An apartment project planned for Fremantle’s White Gum Valley that is pioneering the use of shared-solar technology has received a highly regarded sustainability accolade. Yolk Property Group’s Evermore development, designed by Harris Architects, has been recognized by Bioregional Australia as a “one planet community” for its commitment to sustainable living.
Comprising 24 apartments, the two-storey development – slated for completion in early 2018 – will be powered by shared-solar technology, featuring a governance model developed by the Curtin University Sustainability Policy Institute. The technology is forecasted to produce 80 percent of the apartments’ power, contributing to a significantly reduced ecological footprint and a 30 percent saving on residents’ electricity bills.
As a collaboration between Yolk Property Group, Curtin University, LandCorp, Solar Balance, the CRC for Low Carbon Living and the Australian Renewable Energy Agency, the project will provide groundbreaking research on how solar panels, batteries and monitoring systems can work within strata-titled residential developments.
The “one planet community” accolade is part of an international initiative from the Bioregional network to recognize “practical projects and partnerships” that demonstrate ways of “living within our fair share of our one planet’s resources can be easy, attractive and affordable.” Bioregional Australia executive director Suzette Jackson said Evermore showed a strong commitment to sustainability, particularly through its shared-solar initiative. “Evermore is setting the bar high with its sustainability and quality of life features and is showing strong initiative in pioneering new technology and applications,” Jackson said.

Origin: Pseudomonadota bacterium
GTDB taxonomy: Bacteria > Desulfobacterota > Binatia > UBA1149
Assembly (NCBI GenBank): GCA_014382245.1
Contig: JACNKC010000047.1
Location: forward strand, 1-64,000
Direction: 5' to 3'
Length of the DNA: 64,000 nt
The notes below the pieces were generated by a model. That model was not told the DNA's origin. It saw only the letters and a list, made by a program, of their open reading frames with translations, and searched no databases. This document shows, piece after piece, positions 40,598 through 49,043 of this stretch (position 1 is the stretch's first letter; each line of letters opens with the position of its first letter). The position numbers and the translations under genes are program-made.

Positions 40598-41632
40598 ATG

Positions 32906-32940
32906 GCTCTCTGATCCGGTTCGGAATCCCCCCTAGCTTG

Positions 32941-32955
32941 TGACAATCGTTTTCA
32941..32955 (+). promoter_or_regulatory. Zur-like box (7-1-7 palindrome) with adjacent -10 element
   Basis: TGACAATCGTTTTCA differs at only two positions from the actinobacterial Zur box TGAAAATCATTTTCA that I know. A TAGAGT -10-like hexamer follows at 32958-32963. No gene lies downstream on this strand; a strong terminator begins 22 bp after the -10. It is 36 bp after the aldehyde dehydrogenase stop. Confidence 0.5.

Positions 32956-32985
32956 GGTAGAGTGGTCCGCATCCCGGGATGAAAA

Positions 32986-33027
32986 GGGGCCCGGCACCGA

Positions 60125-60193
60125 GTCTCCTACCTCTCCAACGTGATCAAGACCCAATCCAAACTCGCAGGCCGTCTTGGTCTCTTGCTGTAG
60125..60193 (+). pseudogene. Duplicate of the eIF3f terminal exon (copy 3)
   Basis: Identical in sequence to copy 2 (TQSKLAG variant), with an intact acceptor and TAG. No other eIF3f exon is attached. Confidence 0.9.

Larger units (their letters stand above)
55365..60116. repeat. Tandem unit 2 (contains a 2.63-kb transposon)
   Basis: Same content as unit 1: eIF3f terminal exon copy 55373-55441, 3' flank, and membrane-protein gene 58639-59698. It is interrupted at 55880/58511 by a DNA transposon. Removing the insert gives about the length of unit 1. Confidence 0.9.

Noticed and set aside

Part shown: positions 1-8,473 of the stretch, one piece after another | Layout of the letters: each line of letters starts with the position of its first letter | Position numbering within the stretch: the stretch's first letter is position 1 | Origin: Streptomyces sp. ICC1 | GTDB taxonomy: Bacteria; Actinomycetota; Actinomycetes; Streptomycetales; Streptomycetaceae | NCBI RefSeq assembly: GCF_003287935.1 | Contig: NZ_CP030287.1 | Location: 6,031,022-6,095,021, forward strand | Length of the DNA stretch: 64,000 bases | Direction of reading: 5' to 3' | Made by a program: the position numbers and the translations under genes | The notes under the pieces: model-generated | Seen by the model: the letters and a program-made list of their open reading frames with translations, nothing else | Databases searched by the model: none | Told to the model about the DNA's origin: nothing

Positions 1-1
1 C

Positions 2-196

Director of Yolk Property Group Pete Adams said, “We’re immensely proud to become part of a network of the earth’s greenest neighbourhoods. Our goal with this development is to go above and beyond and lead by example, even if it means treading untested waters, taking risks and trialling new ideas or technology,” Adams said.
Evermore will be situated in White Gum Valley’s WGV precinct, itself recognized as a “one planet community” by Bioregional Australia, and within the City of Fremantle, which has adopted One Planet Living principles. The WGV precinct, developed by state government agency LandCorp, is designed to be a hotspot for “innovation through demonstration.” The precinct also includes the Gen Y Demonstration Housing Project designed by David Barr Architect – a sustainable infill housing concept tailored to millennials – and a Baugruppe-style cohousing development, which is led by former WA government architect Geoffrey London and designed by Spaceagency.
In February 2014, another Fremantle development, Defence Housing Australia’s Liv Apartment designed by Hassell, was accepted to apply for the One Planet Living program.